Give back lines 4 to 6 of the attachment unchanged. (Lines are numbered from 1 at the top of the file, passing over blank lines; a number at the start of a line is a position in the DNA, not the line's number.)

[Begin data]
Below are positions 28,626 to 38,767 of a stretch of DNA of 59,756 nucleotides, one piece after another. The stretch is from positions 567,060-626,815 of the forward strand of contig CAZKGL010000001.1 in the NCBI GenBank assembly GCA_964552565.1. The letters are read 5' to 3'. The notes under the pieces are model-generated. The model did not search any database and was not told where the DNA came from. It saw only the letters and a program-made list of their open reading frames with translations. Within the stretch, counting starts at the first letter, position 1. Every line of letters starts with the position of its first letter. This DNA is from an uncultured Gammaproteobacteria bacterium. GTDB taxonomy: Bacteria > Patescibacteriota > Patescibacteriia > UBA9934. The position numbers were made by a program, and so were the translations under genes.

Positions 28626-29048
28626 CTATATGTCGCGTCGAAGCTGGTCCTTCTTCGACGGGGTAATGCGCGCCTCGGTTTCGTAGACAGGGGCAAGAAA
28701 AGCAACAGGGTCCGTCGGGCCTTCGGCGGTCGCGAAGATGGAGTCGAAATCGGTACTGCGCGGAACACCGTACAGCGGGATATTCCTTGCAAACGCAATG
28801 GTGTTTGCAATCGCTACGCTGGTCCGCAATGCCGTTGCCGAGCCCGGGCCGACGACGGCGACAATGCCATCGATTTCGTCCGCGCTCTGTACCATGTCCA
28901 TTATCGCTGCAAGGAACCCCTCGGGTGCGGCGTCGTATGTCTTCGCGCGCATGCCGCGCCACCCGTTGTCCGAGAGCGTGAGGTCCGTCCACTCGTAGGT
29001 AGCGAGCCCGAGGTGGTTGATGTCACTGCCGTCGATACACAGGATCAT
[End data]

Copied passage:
28701 AGCAACAGGGTCCGTCGGGCCTTCGGCGGTCGCGAAGATGGAGTCGAAATCGGTACTGCGCGGAACACCGTACAGCGGGATATTCCTTGCAAACGCAATG
28801 GTGTTTGCAATCGCTACGCTGGTCCGCAATGCCGTTGCCGAGCCCGGGCCGACGACGGCGACAATGCCATCGATTTCGTCCGCGCTCTGTACCATGTCCA
28901 TTATCGCTGCAAGGAACCCCTCGGGTGCGGCGTCGTATGTCTTCGCGCGCATGCCGCGCCACCCGTTGTCCGAGAGCGTGAGGTCCGTCCACTCGTAGGT